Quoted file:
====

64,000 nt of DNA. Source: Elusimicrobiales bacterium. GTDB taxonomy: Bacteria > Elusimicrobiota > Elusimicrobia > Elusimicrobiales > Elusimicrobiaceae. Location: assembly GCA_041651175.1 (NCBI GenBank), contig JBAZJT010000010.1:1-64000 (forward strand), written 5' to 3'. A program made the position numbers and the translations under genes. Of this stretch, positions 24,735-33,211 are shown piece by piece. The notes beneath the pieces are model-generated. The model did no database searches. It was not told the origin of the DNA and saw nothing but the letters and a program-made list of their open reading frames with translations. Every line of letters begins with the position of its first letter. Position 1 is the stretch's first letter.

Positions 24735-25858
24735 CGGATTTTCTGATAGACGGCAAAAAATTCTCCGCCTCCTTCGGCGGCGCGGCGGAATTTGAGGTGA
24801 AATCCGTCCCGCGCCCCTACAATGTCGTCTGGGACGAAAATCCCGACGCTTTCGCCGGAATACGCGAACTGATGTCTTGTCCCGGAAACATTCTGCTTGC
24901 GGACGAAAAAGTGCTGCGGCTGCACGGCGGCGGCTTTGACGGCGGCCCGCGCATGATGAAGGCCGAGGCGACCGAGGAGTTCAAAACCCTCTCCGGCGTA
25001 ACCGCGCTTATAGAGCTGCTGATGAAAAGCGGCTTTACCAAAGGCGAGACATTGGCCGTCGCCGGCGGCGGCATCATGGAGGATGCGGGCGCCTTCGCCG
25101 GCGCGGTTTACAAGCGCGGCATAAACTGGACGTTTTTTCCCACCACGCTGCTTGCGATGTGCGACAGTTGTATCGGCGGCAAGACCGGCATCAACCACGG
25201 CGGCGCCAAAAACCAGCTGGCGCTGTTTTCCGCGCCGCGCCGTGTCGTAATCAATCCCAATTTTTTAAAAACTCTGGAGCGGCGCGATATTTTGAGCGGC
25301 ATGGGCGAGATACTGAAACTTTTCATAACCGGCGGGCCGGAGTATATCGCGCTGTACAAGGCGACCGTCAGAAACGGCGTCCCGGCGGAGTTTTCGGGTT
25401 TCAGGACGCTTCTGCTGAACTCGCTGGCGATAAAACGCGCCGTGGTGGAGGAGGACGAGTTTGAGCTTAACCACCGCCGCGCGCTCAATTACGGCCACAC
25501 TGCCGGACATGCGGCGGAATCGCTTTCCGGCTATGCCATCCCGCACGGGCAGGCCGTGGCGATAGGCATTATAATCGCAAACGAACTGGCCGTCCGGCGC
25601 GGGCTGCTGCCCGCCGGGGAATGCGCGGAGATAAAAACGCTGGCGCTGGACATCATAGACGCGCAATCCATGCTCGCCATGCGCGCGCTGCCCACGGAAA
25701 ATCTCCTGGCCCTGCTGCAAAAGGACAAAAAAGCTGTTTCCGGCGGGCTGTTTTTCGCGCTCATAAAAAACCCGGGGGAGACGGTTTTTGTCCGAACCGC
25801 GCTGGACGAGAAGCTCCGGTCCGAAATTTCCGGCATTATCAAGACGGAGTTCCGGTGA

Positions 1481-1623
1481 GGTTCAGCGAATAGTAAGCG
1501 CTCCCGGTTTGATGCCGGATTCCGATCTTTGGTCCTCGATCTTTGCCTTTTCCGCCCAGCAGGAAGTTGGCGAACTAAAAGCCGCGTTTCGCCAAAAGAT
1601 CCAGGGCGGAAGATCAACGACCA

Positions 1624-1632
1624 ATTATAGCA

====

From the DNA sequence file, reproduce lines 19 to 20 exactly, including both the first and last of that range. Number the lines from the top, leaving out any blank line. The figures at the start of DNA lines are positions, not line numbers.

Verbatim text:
Positions 1624-1632
1624 ATTATAGCA